The study determined water temperature trends of rivers in Poland in the period 1971–2015, and also their spatial and temporal patterns. The analysis covered daily water temperature of 53 rivers recorded at 94 water gauge stations and air temperature at 43 meteorological stations. Average monthly, annual, seasonal and maximum annual tendencies of temperature change were calculated using the Mann–Kendall (M–K) test. Regional patterns of water temperature change were determined on the basis of Ward’s hierarchical grouping for 16 correlation coefficients of average annual water temperature in successive 30-year sub-periods of the multi-annual period of 1971–2015. Moreover, regularities in monthly temperature trends in the annual cycle were identified using 12 monthly values obtained from the M–K Z test. The majority of average annual air and water temperature series demonstrate statistically significant positive trends. In three seasons: spring, summer and autumn, upward tendencies of temperature were detected at 70%–90% of the investigated water gauges. In 82% of the analysed rivers, similarity to the tendencies of change of monthly air temperature was concluded, with the climatic factor being recognised as of decisive importance for the changes in water thermal characteristics of the majority of rivers in Poland. In the winter months, positive trends of temperature were considerably weaker and in general statistically insignificant. On a regional scale, rivers with a quasi-natural thermal regime experienced temperature increases from April to November. In the other cases, different directions of change in river water temperature (RWT) were attributed to various forms of human impact. It was also found that for the majority of rivers the average annual water temperature in the analysed 30-year sub-periods displayed upward trends, statistically significant or close to the significance threshold. Stronger trends were observed in the periods after 1980, while a different nature of water temperature change was detected only in a couple of mountainous rivers or rivers transformed by human impact. In the beginning of the analysed period (1971–2015), the average annual water temperature of these rivers displayed positive and statistically significant trends, while after 1980 the trends were negative. The detected regularities and spatial patterns of water temperature change in rivers with a quasi-natural regime revealed a strong influence of climate on the modification of their thermal regime features. Rivers characterised by a clearly different nature of temperature change, both in terms of the direction of the tendencies observed and their statistical significance, were distinguished by alterations of water thermal characteristics caused by human activity. The results obtained may be useful in optimising the management of aquatic ecosystems, for which water temperature is a significant indicator of the ongoing environmental changes. Full article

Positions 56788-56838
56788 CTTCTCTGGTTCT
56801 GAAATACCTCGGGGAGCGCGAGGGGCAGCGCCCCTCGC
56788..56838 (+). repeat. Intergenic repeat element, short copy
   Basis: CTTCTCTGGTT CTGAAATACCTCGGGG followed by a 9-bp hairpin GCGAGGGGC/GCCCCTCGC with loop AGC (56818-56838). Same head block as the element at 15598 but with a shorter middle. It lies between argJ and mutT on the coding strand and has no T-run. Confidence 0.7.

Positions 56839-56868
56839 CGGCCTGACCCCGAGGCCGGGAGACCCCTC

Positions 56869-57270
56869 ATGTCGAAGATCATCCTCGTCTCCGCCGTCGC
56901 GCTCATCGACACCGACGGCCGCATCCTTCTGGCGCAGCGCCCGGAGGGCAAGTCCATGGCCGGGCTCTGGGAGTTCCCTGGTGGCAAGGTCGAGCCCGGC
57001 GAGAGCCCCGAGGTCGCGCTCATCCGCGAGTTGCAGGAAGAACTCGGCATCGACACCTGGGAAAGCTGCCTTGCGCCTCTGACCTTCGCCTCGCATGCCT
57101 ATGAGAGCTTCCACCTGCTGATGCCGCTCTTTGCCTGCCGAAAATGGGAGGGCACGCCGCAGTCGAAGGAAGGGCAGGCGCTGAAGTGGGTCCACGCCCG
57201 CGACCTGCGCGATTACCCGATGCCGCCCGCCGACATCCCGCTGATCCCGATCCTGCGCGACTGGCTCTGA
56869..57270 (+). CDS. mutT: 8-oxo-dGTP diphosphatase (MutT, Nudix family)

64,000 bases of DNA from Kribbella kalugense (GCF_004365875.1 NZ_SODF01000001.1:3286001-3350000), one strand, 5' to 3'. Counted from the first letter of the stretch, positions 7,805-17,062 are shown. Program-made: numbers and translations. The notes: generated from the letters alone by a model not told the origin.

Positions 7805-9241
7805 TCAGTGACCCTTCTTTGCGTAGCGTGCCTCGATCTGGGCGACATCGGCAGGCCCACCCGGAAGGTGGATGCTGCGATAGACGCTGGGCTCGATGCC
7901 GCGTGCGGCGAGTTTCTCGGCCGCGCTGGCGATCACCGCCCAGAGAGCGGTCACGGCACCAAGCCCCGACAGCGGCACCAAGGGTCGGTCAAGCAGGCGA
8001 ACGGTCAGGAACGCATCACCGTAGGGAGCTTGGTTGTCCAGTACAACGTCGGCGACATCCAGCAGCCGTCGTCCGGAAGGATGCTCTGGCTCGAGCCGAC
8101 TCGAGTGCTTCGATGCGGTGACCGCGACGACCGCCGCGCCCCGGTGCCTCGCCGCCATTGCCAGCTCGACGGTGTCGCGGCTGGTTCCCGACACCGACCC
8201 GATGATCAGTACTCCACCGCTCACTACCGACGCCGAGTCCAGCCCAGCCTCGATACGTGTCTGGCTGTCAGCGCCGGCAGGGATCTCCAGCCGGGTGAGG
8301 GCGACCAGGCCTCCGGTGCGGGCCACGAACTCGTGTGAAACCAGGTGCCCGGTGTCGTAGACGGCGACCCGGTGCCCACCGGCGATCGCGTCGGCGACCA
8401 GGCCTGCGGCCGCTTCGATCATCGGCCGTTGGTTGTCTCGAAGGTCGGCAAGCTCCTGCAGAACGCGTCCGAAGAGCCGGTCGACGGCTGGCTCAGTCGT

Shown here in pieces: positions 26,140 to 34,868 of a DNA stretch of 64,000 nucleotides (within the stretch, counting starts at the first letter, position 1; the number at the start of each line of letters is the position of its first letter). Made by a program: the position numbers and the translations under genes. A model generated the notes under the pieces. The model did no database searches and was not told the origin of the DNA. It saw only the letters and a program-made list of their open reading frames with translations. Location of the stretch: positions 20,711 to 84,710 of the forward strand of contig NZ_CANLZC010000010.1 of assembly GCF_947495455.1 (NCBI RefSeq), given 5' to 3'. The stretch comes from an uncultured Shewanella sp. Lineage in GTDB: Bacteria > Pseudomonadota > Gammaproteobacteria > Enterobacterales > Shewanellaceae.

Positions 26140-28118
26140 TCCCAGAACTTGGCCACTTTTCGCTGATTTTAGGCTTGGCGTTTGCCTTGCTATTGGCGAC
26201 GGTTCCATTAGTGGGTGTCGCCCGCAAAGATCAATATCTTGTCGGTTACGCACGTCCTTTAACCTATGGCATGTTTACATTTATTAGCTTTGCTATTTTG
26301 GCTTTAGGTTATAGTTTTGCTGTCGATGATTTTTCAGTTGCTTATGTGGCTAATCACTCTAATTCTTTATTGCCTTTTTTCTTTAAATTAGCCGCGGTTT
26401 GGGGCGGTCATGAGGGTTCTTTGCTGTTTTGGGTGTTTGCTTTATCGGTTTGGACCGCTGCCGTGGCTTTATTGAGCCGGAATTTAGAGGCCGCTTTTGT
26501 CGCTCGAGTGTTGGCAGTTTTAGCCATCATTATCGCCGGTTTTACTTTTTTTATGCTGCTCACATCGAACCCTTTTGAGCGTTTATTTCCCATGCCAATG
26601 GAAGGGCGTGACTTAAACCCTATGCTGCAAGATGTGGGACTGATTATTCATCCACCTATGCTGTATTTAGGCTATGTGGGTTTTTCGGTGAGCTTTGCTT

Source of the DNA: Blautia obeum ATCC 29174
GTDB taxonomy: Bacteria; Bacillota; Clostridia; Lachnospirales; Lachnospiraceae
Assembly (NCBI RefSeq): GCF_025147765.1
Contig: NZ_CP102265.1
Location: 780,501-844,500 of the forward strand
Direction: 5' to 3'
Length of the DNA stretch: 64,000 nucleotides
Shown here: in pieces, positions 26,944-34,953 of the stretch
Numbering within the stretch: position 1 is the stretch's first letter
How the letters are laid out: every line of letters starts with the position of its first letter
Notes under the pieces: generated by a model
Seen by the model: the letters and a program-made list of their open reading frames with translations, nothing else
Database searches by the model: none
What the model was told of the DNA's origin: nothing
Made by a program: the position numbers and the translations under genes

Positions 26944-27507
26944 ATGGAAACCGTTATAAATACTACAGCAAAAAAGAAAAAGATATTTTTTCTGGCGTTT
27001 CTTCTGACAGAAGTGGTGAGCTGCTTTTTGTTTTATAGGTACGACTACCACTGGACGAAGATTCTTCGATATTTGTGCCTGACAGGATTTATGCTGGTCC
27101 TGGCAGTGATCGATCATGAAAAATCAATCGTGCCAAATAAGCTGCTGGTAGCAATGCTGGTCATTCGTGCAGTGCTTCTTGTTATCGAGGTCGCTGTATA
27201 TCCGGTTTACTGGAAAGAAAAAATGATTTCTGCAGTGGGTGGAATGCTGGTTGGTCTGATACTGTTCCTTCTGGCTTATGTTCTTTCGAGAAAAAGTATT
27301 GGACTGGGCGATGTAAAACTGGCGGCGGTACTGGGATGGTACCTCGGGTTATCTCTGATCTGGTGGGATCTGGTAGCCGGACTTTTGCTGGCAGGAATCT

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Article